Reuben Fine: Speed Demon
Today, especially on the Internet, fast games are probably more the rule than the exception. Most of the fast games played fall under the "Blitz" and "Bullet" or "Lightning" heading. Time clocks, particularly automatic ones such as chess servers use, allow for speed chess played at a specific time, such as 5 minutes, per game. Before the Internet, before clocks became the more-or-less rugged instruments we use today, Rapid Transit, a different kind of speed chess was most popular among speed chess enthusiasts. In Rapid Transit a player is allotted so much time, usually 10 seconds, per move and if he exceeds that time, even on the third move, he loses. Since different positions require more thinking than others, Rapid Transit seems like, perhaps, the most difficult form of speed chess.
Reuben Fine, who gave up professional chess around 1951 to become a Freudian psychologist (he earned his PhD from USC in 1948), ending his amazing 20 year chess career, was possibly the greatest Rapid Transit player ever.
I should add that Reuben Fine, for some quirky, intuitive reason, irks me and I doubt I would have liked him personally (although I've been wrong about such hunches before), but I can't deny or even downplay his phenomenal chess abilities.
Fine cut his teeth on rapid transit in the weekly tournaments at the Marshall Club. Soon he was the recognized club expert, although in 1934 Capablanca entered and won, leaving 20-year-old Fine, Reshesky and Hanauer tied for the next three positions (Fine had been playing master level chess since he was about 16). Since they had nearly a 30 year age difference, when Fine finally reached his peak, Capablanca had already passed his.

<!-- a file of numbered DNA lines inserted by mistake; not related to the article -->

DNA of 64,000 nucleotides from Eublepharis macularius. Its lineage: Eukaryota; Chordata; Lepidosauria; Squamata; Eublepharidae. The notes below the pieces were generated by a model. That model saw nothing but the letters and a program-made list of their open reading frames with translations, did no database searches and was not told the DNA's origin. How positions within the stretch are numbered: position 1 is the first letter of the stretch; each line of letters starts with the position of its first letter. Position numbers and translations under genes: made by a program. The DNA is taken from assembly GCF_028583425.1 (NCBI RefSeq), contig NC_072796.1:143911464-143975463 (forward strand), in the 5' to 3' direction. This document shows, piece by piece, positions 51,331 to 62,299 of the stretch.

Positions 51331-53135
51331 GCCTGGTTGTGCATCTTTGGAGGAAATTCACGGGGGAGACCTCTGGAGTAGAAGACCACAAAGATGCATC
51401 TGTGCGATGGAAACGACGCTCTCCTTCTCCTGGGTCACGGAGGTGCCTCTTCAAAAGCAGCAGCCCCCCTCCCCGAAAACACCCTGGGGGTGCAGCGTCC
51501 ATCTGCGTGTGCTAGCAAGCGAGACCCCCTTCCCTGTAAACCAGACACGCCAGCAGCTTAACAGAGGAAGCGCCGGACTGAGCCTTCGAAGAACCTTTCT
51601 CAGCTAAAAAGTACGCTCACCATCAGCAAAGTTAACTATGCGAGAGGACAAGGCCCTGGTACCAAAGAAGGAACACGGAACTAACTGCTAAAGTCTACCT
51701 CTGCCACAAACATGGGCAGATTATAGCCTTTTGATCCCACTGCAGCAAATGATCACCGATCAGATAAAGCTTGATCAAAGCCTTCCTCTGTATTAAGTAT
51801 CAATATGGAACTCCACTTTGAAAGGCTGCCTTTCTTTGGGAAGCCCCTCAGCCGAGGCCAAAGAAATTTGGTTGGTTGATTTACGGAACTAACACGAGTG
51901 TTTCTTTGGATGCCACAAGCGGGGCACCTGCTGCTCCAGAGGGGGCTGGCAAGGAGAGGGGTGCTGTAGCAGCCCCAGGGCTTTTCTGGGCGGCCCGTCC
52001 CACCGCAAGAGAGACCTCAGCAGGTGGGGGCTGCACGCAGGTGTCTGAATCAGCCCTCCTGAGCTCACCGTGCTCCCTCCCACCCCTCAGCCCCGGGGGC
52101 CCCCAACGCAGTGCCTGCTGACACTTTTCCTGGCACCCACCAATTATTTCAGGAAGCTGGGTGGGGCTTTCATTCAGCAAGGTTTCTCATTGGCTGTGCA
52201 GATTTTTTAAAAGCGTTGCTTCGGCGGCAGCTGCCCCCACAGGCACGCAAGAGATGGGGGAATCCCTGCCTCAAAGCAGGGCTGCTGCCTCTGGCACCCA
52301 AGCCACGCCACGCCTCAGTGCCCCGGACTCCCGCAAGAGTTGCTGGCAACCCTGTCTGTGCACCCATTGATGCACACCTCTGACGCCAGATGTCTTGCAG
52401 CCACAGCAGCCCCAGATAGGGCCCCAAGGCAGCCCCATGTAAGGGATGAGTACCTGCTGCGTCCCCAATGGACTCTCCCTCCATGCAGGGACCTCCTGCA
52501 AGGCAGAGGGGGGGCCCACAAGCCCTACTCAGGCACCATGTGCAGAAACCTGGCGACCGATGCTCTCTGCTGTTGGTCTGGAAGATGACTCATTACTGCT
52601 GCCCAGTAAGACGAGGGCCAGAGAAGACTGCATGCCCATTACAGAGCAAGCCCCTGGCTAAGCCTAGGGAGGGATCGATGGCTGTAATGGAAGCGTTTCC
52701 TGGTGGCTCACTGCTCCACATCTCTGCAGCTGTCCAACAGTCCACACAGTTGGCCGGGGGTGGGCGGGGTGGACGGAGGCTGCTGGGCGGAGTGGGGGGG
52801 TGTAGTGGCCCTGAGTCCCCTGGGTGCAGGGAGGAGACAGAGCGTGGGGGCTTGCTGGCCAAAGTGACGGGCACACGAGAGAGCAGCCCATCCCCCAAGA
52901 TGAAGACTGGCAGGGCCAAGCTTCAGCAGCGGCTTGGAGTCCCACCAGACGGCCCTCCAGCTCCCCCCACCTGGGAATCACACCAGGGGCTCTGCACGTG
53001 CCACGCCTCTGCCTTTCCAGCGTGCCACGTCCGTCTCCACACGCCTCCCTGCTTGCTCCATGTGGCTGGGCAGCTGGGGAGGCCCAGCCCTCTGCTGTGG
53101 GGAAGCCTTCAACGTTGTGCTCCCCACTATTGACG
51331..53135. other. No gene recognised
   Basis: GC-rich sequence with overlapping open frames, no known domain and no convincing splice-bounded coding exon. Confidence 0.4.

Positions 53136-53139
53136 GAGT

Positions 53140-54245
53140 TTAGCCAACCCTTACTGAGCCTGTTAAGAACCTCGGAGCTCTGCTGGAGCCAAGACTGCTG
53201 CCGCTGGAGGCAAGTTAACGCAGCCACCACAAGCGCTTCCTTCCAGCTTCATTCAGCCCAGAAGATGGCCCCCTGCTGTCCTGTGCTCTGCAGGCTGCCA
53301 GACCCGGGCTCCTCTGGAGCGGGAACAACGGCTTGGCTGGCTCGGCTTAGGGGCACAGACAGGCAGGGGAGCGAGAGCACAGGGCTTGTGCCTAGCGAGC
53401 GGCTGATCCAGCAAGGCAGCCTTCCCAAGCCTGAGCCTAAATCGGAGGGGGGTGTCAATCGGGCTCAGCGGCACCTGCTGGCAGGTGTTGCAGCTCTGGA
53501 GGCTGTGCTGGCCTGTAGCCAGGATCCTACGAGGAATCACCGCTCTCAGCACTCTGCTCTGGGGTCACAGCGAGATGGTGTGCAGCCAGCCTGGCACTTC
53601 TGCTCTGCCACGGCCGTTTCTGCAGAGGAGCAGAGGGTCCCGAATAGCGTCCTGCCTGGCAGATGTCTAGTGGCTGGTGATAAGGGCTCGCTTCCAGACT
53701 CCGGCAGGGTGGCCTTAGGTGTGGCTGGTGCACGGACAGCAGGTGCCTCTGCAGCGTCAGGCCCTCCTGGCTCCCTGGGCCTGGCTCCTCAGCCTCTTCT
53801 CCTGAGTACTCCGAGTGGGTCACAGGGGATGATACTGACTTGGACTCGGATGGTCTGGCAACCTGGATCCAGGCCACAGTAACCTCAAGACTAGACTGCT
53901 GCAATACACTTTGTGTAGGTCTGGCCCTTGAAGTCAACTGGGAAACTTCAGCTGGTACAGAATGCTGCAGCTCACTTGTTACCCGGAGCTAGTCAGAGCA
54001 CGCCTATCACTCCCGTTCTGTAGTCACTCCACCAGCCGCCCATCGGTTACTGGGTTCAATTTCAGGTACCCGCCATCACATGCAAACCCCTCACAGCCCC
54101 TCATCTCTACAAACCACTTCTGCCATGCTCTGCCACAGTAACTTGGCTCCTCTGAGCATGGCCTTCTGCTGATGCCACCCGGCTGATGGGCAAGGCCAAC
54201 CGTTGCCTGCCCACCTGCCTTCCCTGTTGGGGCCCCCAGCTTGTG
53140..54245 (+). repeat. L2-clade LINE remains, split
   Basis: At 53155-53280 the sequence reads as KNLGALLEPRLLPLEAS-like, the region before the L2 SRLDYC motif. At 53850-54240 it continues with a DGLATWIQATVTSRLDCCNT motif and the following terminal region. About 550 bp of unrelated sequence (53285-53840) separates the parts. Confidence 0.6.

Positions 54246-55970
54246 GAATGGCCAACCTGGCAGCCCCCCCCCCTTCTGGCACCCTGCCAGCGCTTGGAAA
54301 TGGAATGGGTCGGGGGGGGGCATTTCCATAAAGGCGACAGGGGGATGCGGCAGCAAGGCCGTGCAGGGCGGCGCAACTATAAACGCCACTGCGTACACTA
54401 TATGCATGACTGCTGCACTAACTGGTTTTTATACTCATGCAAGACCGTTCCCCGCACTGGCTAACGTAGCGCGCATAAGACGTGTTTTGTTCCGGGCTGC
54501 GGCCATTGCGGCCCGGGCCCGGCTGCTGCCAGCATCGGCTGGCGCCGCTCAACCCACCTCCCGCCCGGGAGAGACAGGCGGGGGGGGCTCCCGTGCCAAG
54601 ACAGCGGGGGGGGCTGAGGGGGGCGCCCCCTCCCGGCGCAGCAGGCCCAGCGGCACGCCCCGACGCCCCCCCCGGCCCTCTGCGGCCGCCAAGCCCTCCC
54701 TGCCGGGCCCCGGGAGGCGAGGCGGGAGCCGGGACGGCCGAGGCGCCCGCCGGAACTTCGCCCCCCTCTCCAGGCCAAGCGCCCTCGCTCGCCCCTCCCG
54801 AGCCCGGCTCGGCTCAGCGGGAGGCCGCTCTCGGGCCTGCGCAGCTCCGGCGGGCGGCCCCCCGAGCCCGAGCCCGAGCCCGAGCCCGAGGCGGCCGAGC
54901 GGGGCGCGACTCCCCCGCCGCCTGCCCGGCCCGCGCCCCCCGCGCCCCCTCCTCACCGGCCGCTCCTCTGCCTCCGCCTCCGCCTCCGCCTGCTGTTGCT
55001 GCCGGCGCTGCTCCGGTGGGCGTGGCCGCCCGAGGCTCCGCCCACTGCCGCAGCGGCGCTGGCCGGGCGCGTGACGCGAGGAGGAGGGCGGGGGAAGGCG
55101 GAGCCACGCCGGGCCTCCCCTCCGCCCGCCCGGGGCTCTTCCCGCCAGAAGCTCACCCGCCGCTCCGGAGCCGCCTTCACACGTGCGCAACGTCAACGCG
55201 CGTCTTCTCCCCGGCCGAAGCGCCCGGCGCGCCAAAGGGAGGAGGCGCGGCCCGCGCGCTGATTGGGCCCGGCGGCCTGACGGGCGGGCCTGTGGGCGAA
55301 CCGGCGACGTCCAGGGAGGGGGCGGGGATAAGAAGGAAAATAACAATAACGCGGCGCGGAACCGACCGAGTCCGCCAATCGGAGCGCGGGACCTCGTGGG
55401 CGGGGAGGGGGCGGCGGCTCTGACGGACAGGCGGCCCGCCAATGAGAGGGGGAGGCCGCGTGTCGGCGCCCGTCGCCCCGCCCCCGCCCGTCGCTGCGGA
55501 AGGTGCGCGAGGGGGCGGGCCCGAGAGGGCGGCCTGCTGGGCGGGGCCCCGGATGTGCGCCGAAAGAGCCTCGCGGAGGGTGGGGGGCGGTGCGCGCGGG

Reuben Fine was the US Speed Champion for 4 straight years, 1942 through 1945. That's impressive enough but to add icing to the cake were his results:
The following two games were played at the 1942 U.S. Speed Championship:
Reshevsky - Fine
For winning the Championship 3 consecutive times, Fine took permanent possession of the Sturgis-Stephens Trophy.
Fine won with 9 wins, 2 draws; Shainwit came in 2nd with 7 wins, 4 draws.
Donald Byrne only scored 2 wins, 1 draw out of his 11 games.
Fine giving a 10 board blindfold simul. For most this would be extraordinary, but for Fine a regular blindfold simul was almost too easy.
Fine gave a blindfold rapid transit simul on September, 1945 at the conclusion of the USA-USSR Radio Match. Fine played 4 boards at 10 sec./move. His opponents could think until he reached their board, giving them essentialy time odds of 30 sec./move to his 10 secs./move. Fine won all four games. The four games are given below.
Reuben Fine writing about Rapid Transit in the March 1945 issue of "Chess Review:"
Reuben Fine effectively retired from competitive chess in 1951. Time away from the pervasive chess scene took its toll. According the William Harston's obituary of Reuben Fine in the Independent on April 1, 1993, "He came briefly out of obscurity in 1963 to play a series of speed games against Bobby Fischer, which he lost narrowly."
According to the "NY Times," June 4, 1990 in an article by Robert McFadden called "Masters Mix Chess' Past and Fast Play," a group of masters gathered at the Metropolitan Museum of Art.